That win was pivotal to her rodeo trajectory, according to Johnson, who had long considered herself an outsider to the sport. 

“Since I did not start rodeoing until later in life, I was going through those mental challenges later than a lot of people do. I definitely felt like an underdog. I was behind. I knew it. Everybody else knew it. I was behind the other kids my age in both my mental game and my ability, being able to put together a fundamentally correct run.”

With her exclusive pursuit of amateur rodeo in 2003, however, Johnson locked in on the opportunity to address and fix her mistakes as soon as possible. 

“Finally, after I was done college rodeoing and really started amateur rodeoing more, I could enter or three or four in a weekend. And if it didn’t go right on one, I could go fix it at the next one. And I just had that drive, and it was like a challenge. And I think that that’s where I started really developing and learning how to win.”

And win she did. 

real Talk With Rodeo Woman Erin Johnson
Johnson aboard “Bubba,” aka Rio Fols — Sire: Skips Fols; Dam: Miss Rio Ventur. BRJ File Photo

“The year after my last year of college rodeo, I think I might have been the reserve year-end champion in the amateur association. Then, the year after that, I won first,” said the now eight-time CPRA Breakaway Roping Champion.

In 2004, Johnson met future husband and PRCA tie-down roper Darnell. In 2007, the same year the couple married, Johnson, who became the CPRA breakaway director to grow the network of WPRA-approved rodeos, made her first Women’s Professional Rodeo Association Finals. 

“That started to become a goal then: to pay attention to the WPRA standings. So, from 2007 to 2010, I focused on that. So, in the fall of 2010, I lost the world championship to Lari Dee by like a few hundred dollars. And I was five or six months pregnant with [my son] Denton at that point. He was born in February and that was in late October that year, in Lincoln. 

“I don’t know what it was about having a baby, but I came back, and I was just hungry to rope and to win. I was so excited to be that close to my goal and to do it competing against the best lady ropers out there. It felt like I had unfinished business.”

In 2011, Johnson won her first WPRA Breakaway Roping World Champion title. Then, in 2012, she did it again.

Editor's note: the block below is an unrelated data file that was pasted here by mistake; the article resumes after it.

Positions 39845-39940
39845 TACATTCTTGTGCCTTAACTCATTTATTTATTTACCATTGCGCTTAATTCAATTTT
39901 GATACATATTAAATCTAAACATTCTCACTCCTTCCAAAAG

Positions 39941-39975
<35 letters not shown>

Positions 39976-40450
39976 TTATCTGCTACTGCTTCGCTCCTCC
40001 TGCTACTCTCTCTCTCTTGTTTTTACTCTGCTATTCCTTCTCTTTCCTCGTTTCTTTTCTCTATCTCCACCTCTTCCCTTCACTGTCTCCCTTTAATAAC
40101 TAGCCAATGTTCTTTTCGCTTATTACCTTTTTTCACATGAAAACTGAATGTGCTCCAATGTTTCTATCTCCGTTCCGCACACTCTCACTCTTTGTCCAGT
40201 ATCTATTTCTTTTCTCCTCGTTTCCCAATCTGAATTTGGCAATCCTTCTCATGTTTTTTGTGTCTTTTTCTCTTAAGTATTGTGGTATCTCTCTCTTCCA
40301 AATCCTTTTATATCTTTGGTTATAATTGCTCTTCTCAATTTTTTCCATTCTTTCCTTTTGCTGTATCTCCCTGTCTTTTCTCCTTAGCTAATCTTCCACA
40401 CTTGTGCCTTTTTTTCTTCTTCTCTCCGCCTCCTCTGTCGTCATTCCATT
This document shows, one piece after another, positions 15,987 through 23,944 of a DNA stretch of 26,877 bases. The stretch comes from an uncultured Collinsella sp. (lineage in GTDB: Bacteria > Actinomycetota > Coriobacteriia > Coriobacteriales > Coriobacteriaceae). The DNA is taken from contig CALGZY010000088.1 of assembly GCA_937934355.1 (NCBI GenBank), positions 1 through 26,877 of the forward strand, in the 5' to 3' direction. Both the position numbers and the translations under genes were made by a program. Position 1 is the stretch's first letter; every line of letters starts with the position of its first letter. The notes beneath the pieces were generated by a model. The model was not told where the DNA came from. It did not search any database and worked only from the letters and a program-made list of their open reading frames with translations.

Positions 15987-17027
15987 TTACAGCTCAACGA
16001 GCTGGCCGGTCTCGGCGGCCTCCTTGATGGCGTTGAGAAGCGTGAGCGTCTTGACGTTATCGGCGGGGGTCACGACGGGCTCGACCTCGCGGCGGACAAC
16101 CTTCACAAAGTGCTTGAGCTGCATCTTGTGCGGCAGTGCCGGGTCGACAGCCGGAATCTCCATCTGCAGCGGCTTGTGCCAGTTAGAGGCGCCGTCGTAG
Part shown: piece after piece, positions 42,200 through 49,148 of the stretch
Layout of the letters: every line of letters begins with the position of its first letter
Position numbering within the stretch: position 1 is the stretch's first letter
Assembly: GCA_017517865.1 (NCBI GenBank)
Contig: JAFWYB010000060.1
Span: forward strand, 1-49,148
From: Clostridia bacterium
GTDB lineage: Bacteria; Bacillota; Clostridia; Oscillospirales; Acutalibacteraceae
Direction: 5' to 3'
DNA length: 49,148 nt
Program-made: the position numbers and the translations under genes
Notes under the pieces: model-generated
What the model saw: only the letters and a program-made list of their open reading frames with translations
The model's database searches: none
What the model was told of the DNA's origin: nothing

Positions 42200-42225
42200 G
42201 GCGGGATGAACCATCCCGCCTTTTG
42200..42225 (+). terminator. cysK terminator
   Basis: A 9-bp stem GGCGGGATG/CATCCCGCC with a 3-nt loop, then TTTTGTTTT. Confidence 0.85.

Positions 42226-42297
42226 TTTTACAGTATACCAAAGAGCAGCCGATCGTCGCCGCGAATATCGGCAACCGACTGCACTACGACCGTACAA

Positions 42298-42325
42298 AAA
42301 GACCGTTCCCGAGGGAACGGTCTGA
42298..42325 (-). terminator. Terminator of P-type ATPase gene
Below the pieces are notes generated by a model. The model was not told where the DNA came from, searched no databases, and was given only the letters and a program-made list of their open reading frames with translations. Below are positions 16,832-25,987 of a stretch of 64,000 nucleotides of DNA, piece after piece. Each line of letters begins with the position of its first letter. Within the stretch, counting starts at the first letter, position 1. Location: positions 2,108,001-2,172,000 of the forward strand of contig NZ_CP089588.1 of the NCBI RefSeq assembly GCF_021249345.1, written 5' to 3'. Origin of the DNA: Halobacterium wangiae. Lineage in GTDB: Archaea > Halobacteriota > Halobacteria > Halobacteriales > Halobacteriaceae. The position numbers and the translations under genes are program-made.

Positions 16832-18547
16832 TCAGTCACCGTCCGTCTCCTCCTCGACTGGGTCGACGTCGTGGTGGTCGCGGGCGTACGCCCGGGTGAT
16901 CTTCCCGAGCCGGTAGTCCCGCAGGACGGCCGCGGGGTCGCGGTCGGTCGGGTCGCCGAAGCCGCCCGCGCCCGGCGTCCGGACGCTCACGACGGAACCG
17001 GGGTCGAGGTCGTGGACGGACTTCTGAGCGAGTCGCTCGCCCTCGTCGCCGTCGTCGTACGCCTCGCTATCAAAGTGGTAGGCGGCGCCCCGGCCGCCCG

“Everything just kind of fell into place,” said Johnson, who was taking names aboard her iconic home-made gray, Rio Fols, known widely as Bubba.

“In 2013, I got pregnant with our second baby and I roped most of the summer with her. She was due Oct. 1. I think I quit roping toward the end of July. 

“We ended up losing her that fall. September 17.”

At 38 weeks, just two weeks shy of her due date, Johnson felt something was off. 

“I just quit feeling her moving that morning.”

When Johnson’s midwife checked, there was no heartbeat. The baby was delivered stillborn, the result of a rare, but true knot in the umbilical cord.  

“I was devastated,” Johnson offered. “It’s hard to even talk about. I curled up in a ball.”


Johnson had already qualified for the WPRA Finals that year, but the possibility of roping there didn’t even register. 

“The only thing that felt like it could make it right was to have another one,” Johnson explained. “We just started trying to get pregnant again right away and in December I was pregnant. That’s all I wanted. I didn’t care about roping. I didn’t care about anything else.”

Though Johnson did rope some during the pregnancy, she found herself being far more cautious. 

“I didn’t know,” Johnson said as she gave voice to a years-long internal debate. “I didn’t have any idea what would have made that happen, you know? And you always second guess, ‘What did I do wrong?’ You know, ‘Did I ride too long?’ Because, I mean, I can ride pregnant. My balance is great. I’m not worried about falling off but, you know, you just wonder: Was it the wrong decision?